Obama's preferred strategy: Go Big

WASHINGTON, DC - JULY 11: U.S .President Barack Obama holds a news conference in the Brady Press Briefing Room at the White House July 11, 2011 in Washington, DC. Obama discussed the ongoing budget and debit limit negotiations with congressional Republicans and Democrats. Chip Somodevilla/Getty Images

President Obama holds a news conference at the White House, July 11, 2011.
Chip Somodevilla/Getty Images

President Obama likes to go big. It's part of the presidential mien. If you are bold enough to run for president then you like to do things in a big way, make your mark in the history books as a bold visionary rather than a plodding caretaker.

In his first two years, Mr. Obama went big, by necessity, on fixing the economy, bailing out banks, insurers and auto companies, and pushing a $787 billion stimulus plan (but not big enough according to some economists). The bailouts kept the U.S. economy from falling off a cliff, and corporate profits are up, but the jobs recovery continues to sputter.

In his most ambitious move to date, he rammed through ground-breaking, comprehensive health care reform that has proven to be highly controversial.

On the war front, the candidate who ran on opposition to the Iraq war, sent 30,000 surge troops to Afghanistan in 2010 at the behest of his military advisers, and now intends to bring them home by in mid-2012 with significant opposition from the Pentagon to his accelerated withdrawal plan.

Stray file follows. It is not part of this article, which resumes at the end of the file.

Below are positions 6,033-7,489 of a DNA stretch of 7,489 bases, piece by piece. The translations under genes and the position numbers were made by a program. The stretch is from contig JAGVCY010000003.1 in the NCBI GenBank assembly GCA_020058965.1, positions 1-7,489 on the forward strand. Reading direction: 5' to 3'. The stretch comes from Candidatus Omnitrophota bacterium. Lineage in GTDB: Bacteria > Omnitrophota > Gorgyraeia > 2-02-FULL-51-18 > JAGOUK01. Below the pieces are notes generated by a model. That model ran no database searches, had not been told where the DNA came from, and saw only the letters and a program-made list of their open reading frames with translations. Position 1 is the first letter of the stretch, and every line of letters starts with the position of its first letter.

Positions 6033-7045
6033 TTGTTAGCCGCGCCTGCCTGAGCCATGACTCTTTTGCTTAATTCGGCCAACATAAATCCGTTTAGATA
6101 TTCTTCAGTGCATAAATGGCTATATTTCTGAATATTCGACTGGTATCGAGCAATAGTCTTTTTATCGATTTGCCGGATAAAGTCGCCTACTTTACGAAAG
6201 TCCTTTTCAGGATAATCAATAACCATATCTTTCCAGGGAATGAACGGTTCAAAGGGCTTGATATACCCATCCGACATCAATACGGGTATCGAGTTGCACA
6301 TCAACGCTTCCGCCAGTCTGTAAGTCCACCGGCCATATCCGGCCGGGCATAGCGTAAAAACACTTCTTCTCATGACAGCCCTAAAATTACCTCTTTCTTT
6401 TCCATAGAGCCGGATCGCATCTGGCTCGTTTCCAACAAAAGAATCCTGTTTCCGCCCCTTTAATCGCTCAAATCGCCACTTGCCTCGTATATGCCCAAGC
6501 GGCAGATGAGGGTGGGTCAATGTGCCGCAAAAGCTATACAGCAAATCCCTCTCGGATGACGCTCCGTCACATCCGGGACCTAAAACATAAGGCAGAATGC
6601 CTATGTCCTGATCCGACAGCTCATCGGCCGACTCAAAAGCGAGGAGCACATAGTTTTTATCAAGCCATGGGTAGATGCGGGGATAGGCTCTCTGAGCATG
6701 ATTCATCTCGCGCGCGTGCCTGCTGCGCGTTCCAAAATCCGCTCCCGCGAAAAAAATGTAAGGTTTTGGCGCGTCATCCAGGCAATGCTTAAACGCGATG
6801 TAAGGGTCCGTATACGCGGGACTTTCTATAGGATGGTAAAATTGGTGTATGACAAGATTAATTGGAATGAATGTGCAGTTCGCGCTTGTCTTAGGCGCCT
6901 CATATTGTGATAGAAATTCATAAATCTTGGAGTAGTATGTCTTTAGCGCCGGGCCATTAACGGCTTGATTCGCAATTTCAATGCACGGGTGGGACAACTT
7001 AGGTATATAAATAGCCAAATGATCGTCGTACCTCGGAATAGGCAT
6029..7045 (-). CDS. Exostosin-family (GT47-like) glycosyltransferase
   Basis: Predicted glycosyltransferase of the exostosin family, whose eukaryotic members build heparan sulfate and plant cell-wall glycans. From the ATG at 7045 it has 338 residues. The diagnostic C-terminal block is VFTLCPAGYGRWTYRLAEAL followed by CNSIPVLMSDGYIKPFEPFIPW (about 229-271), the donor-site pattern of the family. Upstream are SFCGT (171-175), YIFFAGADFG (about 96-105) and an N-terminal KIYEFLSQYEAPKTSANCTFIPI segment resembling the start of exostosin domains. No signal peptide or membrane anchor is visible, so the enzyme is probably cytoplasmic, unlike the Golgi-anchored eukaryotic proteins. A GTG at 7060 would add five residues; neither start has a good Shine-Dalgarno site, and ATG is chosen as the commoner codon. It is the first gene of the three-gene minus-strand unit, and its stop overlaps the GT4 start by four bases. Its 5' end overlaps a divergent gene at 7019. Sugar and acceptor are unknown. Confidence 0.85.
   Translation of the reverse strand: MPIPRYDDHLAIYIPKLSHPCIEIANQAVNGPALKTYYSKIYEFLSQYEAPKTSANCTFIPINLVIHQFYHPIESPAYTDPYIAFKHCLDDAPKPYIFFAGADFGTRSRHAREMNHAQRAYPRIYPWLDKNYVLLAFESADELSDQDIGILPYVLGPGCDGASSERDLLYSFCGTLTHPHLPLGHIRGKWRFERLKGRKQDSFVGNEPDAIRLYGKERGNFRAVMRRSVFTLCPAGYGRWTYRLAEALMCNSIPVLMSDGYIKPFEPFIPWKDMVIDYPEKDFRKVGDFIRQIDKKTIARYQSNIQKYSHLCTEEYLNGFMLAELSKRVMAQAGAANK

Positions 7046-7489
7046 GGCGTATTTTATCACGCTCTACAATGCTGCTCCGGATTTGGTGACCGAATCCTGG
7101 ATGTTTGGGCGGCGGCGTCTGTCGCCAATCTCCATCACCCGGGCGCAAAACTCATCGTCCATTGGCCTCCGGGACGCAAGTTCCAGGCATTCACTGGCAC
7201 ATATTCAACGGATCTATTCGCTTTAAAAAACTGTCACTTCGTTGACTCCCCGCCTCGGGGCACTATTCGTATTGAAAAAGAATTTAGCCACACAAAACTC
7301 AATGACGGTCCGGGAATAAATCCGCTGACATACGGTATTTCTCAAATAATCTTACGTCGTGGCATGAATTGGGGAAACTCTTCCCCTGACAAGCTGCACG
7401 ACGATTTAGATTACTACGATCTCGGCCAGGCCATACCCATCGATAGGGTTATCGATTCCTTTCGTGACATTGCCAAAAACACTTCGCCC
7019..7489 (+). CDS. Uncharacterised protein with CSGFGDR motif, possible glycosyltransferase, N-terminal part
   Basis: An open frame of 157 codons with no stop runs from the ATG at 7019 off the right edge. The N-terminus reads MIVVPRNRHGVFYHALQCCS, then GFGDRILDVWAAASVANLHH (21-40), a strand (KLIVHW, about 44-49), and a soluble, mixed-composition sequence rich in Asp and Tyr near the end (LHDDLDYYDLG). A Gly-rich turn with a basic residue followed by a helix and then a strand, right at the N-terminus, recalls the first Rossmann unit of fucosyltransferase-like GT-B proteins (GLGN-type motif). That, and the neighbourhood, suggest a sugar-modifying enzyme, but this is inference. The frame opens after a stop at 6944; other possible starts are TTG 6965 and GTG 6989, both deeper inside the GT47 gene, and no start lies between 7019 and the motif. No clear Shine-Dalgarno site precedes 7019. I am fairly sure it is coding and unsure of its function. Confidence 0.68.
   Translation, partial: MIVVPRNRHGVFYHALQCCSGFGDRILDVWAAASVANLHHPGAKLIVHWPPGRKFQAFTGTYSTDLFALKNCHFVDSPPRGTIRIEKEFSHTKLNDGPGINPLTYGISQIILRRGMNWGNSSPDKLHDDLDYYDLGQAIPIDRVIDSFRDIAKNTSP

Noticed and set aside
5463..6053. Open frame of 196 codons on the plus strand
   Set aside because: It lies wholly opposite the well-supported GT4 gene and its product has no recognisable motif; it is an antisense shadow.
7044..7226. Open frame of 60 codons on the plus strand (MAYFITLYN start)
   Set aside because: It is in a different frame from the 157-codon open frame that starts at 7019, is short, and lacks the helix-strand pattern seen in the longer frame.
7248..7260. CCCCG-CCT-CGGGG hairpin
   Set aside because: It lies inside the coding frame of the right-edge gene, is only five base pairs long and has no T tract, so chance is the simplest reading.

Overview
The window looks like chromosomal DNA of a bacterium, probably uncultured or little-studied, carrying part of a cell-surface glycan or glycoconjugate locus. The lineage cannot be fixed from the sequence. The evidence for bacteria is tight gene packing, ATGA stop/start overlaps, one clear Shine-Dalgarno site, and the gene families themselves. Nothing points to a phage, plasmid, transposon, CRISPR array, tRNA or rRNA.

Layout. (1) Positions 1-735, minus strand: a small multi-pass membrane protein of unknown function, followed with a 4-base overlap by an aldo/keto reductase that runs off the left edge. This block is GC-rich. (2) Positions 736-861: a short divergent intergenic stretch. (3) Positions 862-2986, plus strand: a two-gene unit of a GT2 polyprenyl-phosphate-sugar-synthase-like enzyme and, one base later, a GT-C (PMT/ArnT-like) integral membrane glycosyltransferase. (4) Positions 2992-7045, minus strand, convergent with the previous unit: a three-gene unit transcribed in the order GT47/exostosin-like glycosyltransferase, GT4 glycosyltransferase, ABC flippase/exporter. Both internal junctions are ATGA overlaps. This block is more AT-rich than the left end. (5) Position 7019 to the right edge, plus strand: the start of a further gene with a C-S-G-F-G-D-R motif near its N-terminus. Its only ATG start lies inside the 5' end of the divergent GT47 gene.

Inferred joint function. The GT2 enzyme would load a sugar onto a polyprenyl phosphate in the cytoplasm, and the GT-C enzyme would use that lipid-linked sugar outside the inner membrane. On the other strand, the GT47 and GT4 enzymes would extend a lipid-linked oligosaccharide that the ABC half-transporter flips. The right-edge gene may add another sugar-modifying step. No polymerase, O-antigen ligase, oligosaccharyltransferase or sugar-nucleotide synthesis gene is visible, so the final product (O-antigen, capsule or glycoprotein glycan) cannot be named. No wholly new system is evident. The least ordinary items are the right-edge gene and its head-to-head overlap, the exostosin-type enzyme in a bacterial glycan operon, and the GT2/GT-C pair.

Showing himself as more of risk-taker than law professor, Mr. Obama decided to send Navy Seals into Pakistan on a secret mission to take out or capture Osama bin Laden. The odds that Osama bin Laden was the mysterious figure seen walking around the compound in Abbottabad, Pakistan were estimated by U.S. intelligence at between 60 and 80 percent.

Now we come to Mr. Obama's latest go big effort, overhauling the finances of the U.S. with unprecedented cost cutting and raising the expiring $14.3 trillion debt limit, which allows the U.S. to use its credit card. 

Vice President Joe Biden, who was leading talks with the Republicans to raise the debt limit, proposed $2 trillion package to get the U.S. fiscal house in order. After those talks broke down, the president proposed working toward a massive $4 trillion package, including major reductions in defense, discretionary spending and substantial changes to Medicare, Medicaid and Social Security benefits, as well as some tax increases, as part of a shared sacrifice that he said Congress must endure.

The debt limit fight: a primer

During a press conference on Monday, Mr. Obama talked about how he views the debt limit negotiations as an opportunity to go big, and "do something smart" in overhauling entitlement programs, including raising the eligibility age for Medicare, as part of a deficit reduction plan.